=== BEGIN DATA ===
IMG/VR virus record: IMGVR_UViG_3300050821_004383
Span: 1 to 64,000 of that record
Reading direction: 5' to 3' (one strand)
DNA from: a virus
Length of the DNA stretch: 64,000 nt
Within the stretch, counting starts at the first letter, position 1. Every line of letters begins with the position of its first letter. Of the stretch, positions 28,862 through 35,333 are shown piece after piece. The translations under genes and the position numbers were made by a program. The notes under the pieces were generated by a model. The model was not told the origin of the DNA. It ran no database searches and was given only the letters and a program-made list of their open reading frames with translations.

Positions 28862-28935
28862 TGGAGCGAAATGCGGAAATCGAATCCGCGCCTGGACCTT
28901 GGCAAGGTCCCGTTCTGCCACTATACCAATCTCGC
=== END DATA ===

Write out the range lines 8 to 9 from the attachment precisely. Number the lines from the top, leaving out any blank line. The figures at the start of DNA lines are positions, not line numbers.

28862 TGGAGCGAAATGCGGAAATCGAATCCGCGCCTGGACCTT
28901 GGCAAGGTCCCGTTCTGCCACTATACCAATCTCGC